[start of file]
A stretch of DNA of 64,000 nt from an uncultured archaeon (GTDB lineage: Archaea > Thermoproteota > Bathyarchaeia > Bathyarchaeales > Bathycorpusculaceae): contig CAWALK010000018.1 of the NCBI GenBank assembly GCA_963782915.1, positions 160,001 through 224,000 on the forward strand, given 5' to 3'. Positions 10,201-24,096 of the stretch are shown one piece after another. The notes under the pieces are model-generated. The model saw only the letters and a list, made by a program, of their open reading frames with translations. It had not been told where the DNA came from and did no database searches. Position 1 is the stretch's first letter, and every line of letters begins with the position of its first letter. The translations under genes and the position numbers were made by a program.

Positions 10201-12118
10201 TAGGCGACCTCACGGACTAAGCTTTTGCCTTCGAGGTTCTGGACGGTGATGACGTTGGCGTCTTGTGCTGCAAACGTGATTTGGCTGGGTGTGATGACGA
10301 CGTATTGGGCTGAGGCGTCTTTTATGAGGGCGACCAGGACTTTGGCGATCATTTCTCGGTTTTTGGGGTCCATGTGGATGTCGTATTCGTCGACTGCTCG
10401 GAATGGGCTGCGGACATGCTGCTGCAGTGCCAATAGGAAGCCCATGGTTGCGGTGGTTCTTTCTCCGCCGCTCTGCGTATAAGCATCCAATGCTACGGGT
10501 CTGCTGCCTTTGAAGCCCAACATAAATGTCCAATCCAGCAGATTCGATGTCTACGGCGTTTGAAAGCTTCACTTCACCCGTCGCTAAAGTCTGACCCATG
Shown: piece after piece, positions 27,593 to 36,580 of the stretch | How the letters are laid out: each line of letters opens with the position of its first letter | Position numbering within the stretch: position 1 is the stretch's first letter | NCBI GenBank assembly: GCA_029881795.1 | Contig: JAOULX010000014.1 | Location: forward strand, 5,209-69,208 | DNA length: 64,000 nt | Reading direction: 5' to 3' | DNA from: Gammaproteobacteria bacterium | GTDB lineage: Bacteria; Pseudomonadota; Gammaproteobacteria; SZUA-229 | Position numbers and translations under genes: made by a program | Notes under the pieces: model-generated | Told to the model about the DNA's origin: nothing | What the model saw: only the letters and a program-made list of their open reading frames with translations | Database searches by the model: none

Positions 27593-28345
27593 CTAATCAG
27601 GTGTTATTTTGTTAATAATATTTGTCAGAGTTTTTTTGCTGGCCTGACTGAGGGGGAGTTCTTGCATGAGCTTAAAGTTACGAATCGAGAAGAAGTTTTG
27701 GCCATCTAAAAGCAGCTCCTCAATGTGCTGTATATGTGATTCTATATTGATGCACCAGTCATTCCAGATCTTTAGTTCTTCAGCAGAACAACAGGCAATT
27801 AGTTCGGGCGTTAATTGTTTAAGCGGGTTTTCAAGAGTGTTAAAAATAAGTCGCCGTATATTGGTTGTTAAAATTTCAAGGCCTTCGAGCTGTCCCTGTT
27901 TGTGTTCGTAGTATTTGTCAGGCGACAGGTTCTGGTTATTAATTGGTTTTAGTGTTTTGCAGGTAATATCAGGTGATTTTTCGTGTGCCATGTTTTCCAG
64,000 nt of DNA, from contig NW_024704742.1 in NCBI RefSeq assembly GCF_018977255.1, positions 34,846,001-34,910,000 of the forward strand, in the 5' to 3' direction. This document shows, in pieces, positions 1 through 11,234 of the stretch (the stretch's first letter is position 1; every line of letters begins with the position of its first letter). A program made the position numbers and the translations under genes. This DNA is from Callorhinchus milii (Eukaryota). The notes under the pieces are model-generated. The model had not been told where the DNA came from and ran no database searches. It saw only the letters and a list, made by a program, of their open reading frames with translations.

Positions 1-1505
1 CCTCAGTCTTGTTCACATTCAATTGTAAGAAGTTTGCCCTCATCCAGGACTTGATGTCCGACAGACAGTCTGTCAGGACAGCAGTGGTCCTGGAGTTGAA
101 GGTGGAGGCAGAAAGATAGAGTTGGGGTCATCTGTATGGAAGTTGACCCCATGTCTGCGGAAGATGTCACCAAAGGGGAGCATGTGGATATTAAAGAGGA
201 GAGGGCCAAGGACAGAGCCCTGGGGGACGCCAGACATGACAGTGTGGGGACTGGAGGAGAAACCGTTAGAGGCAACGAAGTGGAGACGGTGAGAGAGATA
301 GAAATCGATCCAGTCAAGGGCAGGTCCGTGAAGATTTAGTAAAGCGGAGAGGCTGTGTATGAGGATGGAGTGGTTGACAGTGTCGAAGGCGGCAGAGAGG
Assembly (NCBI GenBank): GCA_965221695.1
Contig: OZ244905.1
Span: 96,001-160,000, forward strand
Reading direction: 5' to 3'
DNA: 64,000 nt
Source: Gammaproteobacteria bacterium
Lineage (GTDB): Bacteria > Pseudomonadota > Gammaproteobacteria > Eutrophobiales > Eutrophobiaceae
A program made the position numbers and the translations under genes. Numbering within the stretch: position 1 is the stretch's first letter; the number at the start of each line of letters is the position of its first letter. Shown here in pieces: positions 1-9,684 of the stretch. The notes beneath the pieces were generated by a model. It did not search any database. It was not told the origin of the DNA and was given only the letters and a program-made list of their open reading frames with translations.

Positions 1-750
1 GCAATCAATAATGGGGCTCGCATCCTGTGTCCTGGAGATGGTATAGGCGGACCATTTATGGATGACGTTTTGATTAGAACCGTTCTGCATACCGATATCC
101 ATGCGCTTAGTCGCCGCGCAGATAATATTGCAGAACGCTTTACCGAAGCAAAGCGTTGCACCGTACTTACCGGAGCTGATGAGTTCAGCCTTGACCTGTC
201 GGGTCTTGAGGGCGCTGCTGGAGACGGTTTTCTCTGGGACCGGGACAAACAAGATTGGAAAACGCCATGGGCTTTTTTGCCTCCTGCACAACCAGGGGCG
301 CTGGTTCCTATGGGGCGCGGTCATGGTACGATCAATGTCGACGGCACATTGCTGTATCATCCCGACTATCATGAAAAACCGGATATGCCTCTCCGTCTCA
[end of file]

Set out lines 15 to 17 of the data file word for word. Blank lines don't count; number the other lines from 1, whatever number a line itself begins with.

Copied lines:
Positions 1-1505
1 CCTCAGTCTTGTTCACATTCAATTGTAAGAAGTTTGCCCTCATCCAGGACTTGATGTCCGACAGACAGTCTGTCAGGACAGCAGTGGTCCTGGAGTTGAA
101 GGTGGAGGCAGAAAGATAGAGTTGGGGTCATCTGTATGGAAGTTGACCCCATGTCTGCGGAAGATGTCACCAAAGGGGAGCATGTGGATATTAAAGAGGA